The Magazine

The Mystery of Margaret Millar

Why are her novels out of print?

Apr 18, 2005, Vol. 10, No. 29 • By JON L. BREEN
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After three novels more mainstream than criminous, Millar returned to detection with Do Evil in Return (1950), about Dr. Charlotte Keating, a general practitioner in an unnamed California coastal city based on Santa Barbara, where the Millars then lived. Having an affair with a married lawyer while treating his neurotic wife as a patient, the doctor becomes involved in the death of a young pregnant woman and is romantically pursued by the cop on the case. The novel is another triumph, with a superb build-up of suspense, including an evocation of the Santa Ana winds to rival Raymond Chandler's, and a well-prepared surprise delivered in a chilling denouement.

Beast in View, the Edgar Allan Poe Award winner for best novel of 1955, is superbly done but at a disadvantage with latter-day readers because the surprise solution, then fresh, has been reused so often since. But the three novels that followed represent the pinnacle of Millar's achievement and retain their powerful impact more than 40 years after publication.

In The Listening Walls (1959), Millar brings off a trick that is rarely attempted and even more rarely accomplished: withholding the final surprise to the very last line of the novel. Two San Francisco women in their 30s, unpleasant divorcée Wilma Wyatt and her friend Amy Kellogg, are staying in a Mexico City hotel on what seems an ill-advised vacation. When Wilma falls to her death from a balcony in an apparent suicide, Amy's husband Rupert ostensibly brings her home. But Amy disappears from sight, and her brother Gill becomes convinced Rupert has done away with her. The novel is a psychological puzzle-box, somewhat like the currently popular trend in movies like Swimming Pool and Memento, the difference being that, in the end, Millar reveals the truth without ambiguity.

The Mexican and American backgrounds are effectively rendered, and the psychology of the characters, however deceptively it is presented, is ultimately sound.

By the author's own account in introducing a 1983 reprint, A Stranger in My Grave (1960) began with an idea she had jotted down in her notebook: "A woman dreams of visiting a cemetery and seeing engraved on a granite tombstone her name, the date of her birth and the date of her death four years previously. Write your way out of that one, kiddo."

When Daisy Fielding Harker, troubled wife of a successful real estate broker, has the dream, she goes against the wishes of her overprotective husband and mother to hire bail bondsman and private eye Steve Pinata to help her find out what happened to her on December 2, 1955, the death date on the tombstone. Eventually, they find the real-life tombstone, which bears a different name but the same date of death. Characteristically, Millar shifts the viewpoint from character to character, often in unexpected ways, as the mystery is gradually worked out, with the final surprise again withheld to the very last line.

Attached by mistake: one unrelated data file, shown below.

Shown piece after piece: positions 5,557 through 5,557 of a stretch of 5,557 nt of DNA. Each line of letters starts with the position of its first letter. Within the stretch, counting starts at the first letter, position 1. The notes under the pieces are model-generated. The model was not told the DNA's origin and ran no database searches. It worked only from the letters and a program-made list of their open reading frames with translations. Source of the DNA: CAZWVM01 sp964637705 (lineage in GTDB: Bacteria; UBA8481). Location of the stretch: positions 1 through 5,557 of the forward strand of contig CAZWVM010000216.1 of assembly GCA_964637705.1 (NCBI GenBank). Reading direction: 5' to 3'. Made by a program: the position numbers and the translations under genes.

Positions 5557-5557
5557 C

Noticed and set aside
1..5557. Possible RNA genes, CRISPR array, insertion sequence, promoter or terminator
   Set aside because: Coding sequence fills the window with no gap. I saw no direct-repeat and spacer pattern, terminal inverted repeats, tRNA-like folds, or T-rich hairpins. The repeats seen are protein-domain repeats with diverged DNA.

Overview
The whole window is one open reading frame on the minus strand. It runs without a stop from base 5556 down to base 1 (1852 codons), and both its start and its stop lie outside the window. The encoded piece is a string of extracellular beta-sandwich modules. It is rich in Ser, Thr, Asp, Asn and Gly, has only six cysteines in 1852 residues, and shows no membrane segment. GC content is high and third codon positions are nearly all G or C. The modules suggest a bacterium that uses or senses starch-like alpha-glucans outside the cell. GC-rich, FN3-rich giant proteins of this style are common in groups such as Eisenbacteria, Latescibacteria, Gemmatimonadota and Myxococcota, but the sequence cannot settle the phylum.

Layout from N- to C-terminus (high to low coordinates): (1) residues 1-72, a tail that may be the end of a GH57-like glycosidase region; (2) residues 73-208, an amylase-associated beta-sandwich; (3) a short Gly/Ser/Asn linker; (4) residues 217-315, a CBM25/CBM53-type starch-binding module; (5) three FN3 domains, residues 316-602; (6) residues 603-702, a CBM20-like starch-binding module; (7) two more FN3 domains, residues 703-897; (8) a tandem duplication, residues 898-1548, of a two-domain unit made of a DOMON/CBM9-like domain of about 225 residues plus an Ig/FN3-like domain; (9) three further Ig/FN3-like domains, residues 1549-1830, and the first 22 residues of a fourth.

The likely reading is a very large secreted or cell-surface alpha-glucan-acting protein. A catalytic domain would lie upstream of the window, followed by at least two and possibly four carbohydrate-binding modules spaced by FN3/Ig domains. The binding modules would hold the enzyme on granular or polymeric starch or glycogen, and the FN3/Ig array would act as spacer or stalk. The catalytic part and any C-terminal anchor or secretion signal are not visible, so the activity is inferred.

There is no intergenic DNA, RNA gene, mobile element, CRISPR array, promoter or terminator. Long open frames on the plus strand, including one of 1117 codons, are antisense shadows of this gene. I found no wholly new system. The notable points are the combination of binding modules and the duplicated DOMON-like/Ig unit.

One of the standard elements of California private-eye fiction is the nutty religious cult. Millar's variation on the theme in How Like an Angel (1962) stands as one of the best. Joe Quinn, compulsive gambler and licensed private investigator, is fleeing debts in Reno when he takes refuge for the night at the mountain compound of the Brothers and Sisters of the Tower of Heaven, a shrinking but devout fellowship that has successfully cut itself off from the sinful influences of the outside world. The denizens have taken names like Sisters Blessing, Contrition, and Glory of the Ascension; Brothers Crown of Thorns, Tongue of Prophets, and Light of the Infinite. Initially, the effect borders on the comic, but Millar takes them seriously--not in terms of believing their dogma, but in convincing the reader that they believe it.

Their leader, known as the Master, may be mad or deluded, but he's no charlatan. At great risk to herself, Sister Blessing uses $120, sent by her son in Chicago and squirreled away in violation of the sect's vow of poverty, to hire Quinn to go to the Central Valley town of Chicote and find a man named Patrick O'Gorman. Quinn takes the money and, somewhat to his own surprise, carries out the assignment, learning O'Gorman was a respected local citizen who died (his wife says by accident, but the police believe by murder) several years before. The investigation, beyond his initial charge, involves Quinn more and more deeply, and the rest of the complex narrative shifts between the cult's headquarters, the small town, and other California locales. Once again, the truth is gradually revealed, with one last shock withheld for the final lines of the novel.

In How Like an Angel, the balance of elements--psychological insight, romance, suspense--achieves near perfection in the finest novel of Millar's career.